Date of Issue : 2 May 2016
The wedding is the happiest day in the life of two lovers. You say "yes" to each other. The future life is now being followed together. These must be congratulated diligently. Whether via handwritten letter or prefabricated card remains entirely up. It is important to wish the newlyweds all the best for the future together. Here is a beautiful stamp issued by German Post for the Wedding Invitation Cards and Congratulatory messages.
The Bride's shoes has always been considered the way for good luck. A well-known custom dictates: One should accumulate until the wedding so many cents, that one of the bridal shoes can be bought. According to legend, the savings will be rewarded in marriage: It has never worry about money and a lot of luck! During the wedding ceremony, it is customary for the bridal shoe is stolen and auctioned. The proceeds go to the bridal couple. He usually benefits the honeymoon. From where the newlyweds like to write postcards.
Germany has many unique wedding traditions and customs that are different for those of other European countries. To describe the uniqueness of this unique event in each person‘s life Germany Post has introduced to the stamp enthusiasts attention a special occasion stamp that boasts with its original design
A traditional wedding in Germany lasts three days, but not necessarily consecutive days. On the first day the couple is married by the justice of peace, or as in Germany called “Standesbeamte”. This is because in Germany it is not legal to marry “only” in a church ceremony. The civil ceremony takes place one week or one day before the church ceremony, and only the couple’s closest family members and friends in attendance.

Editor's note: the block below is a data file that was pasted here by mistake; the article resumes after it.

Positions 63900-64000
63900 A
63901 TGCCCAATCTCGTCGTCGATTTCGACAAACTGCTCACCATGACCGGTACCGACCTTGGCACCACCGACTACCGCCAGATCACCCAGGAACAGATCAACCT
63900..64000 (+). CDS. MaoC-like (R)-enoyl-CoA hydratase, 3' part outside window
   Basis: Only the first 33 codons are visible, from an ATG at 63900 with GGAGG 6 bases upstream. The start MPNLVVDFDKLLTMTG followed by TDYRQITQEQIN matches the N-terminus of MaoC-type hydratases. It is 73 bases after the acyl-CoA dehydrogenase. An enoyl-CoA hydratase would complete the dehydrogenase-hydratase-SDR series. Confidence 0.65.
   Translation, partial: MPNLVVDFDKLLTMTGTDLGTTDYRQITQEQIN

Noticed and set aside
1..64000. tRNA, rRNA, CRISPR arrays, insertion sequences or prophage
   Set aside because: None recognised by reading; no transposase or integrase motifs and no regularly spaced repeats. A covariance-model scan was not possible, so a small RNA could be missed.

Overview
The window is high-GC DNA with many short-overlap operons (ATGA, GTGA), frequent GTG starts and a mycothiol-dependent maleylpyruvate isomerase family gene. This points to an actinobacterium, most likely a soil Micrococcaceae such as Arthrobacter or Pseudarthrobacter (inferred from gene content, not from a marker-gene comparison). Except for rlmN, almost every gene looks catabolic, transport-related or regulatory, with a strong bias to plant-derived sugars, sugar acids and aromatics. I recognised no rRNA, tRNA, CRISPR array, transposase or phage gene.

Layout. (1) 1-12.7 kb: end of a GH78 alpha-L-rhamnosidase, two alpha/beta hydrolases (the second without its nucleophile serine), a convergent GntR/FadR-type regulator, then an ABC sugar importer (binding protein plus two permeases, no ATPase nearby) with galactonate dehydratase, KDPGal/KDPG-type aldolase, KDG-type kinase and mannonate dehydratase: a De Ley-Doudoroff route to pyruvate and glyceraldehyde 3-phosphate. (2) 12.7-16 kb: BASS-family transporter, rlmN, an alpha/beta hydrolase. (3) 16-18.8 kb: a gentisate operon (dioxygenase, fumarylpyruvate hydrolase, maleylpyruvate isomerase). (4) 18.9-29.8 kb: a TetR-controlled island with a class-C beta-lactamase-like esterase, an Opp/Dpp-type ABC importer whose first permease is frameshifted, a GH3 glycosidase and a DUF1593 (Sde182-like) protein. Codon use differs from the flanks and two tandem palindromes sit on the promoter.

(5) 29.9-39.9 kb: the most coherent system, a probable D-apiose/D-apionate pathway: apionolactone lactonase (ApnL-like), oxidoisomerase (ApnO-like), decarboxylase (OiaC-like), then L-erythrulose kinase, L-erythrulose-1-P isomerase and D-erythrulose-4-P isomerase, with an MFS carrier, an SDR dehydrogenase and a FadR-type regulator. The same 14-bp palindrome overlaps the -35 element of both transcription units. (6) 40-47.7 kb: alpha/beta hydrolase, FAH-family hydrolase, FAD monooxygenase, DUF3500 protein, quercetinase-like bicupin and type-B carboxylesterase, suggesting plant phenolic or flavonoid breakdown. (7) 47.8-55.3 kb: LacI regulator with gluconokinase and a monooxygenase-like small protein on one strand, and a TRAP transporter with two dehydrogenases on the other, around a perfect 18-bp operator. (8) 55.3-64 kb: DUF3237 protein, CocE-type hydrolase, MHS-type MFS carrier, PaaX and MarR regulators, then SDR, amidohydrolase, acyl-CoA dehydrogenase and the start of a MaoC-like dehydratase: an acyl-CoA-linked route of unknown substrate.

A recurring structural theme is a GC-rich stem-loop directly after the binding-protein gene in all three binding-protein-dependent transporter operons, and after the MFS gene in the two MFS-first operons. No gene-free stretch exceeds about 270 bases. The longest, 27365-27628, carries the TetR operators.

On the second day there is a big, informal party called the Polterabend ‒ “the evening with lots of broken porcelain”. Friends and relatives bring old porcelain and kitchenware to smash in front of the bride and groom. The broken pieces are thought to grant them a happy, lucky life. “The German proverb ‒ ‘Scherben bringen Gluck’ ‒ which can be translated as ‘Broken crockery brings you luck’, is derived from this custom”.
On the third day the religious ceremony and reception takes place. Since the bride and groom are already married by law, they usually enter the church together and walk down the aisle together. The bride typically wears a white gown without a train. The bride often carries salt and bread as an omen of good harvest. The groom typically wears a black tuxedo and carries grain for good luck and wealth.
Let’s dive in the German world of wedding celebration with its special festive stamp by German Post!